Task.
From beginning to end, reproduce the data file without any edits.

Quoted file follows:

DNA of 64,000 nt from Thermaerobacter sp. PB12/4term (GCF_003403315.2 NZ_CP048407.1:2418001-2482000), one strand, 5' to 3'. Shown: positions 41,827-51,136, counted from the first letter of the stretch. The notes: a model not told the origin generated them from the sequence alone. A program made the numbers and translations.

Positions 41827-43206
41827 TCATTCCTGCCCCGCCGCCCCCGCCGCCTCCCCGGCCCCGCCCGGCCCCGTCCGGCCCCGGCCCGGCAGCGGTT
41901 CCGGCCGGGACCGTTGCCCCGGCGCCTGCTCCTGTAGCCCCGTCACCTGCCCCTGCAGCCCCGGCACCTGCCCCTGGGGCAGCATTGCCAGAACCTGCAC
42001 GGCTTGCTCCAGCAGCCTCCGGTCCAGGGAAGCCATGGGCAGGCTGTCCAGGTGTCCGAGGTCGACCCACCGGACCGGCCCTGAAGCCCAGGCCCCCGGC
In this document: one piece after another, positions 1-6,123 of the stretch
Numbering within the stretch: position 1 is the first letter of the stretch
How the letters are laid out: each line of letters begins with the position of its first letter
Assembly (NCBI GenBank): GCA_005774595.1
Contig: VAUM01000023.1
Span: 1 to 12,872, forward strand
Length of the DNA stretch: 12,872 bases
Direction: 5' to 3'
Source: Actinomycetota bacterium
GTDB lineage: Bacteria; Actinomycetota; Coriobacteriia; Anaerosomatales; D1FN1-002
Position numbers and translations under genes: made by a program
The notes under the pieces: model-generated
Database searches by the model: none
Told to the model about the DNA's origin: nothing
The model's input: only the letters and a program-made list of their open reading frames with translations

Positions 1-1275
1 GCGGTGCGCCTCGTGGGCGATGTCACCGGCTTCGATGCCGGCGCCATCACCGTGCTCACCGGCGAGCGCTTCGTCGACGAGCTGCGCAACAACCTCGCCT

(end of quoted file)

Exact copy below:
DNA of 64,000 nt from Thermaerobacter sp. PB12/4term (GCF_003403315.2 NZ_CP048407.1:2418001-2482000), one strand, 5' to 3'. Shown: positions 41,827-51,136, counted from the first letter of the stretch. The notes: a model not told the origin generated them from the sequence alone. A program made the numbers and translations.

Positions 41827-43206
41827 TCATTCCTGCCCCGCCGCCCCCGCCGCCTCCCCGGCCCCGCCCGGCCCCGTCCGGCCCCGGCCCGGCAGCGGTT
41901 CCGGCCGGGACCGTTGCCCCGGCGCCTGCTCCTGTAGCCCCGTCACCTGCCCCTGCAGCCCCGGCACCTGCCCCTGGGGCAGCATTGCCAGAACCTGCAC
42001 GGCTTGCTCCAGCAGCCTCCGGTCCAGGGAAGCCATGGGCAGGCTGTCCAGGTGTCCGAGGTCGACCCACCGGACCGGCCCTGAAGCCCAGGCCCCCGGC
In this document: one piece after another, positions 1-6,123 of the stretch
Numbering within the stretch: position 1 is the first letter of the stretch
How the letters are laid out: each line of letters begins with the position of its first letter
Assembly (NCBI GenBank): GCA_005774595.1
Contig: VAUM01000023.1
Span: 1 to 12,872, forward strand
Length of the DNA stretch: 12,872 bases
Direction: 5' to 3'
Source: Actinomycetota bacterium
GTDB lineage: Bacteria; Actinomycetota; Coriobacteriia; Anaerosomatales; D1FN1-002
Position numbers and translations under genes: made by a program
The notes under the pieces: model-generated
Database searches by the model: none
Told to the model about the DNA's origin: nothing
The model's input: only the letters and a program-made list of their open reading frames with translations

Positions 1-1275
1 GCGGTGCGCCTCGTGGGCGATGTCACCGGCTTCGATGCCGGCGCCATCACCGTGCTCACCGGCGAGCGCTTCGTCGACGAGCTGCGCAACAACCTCGCCT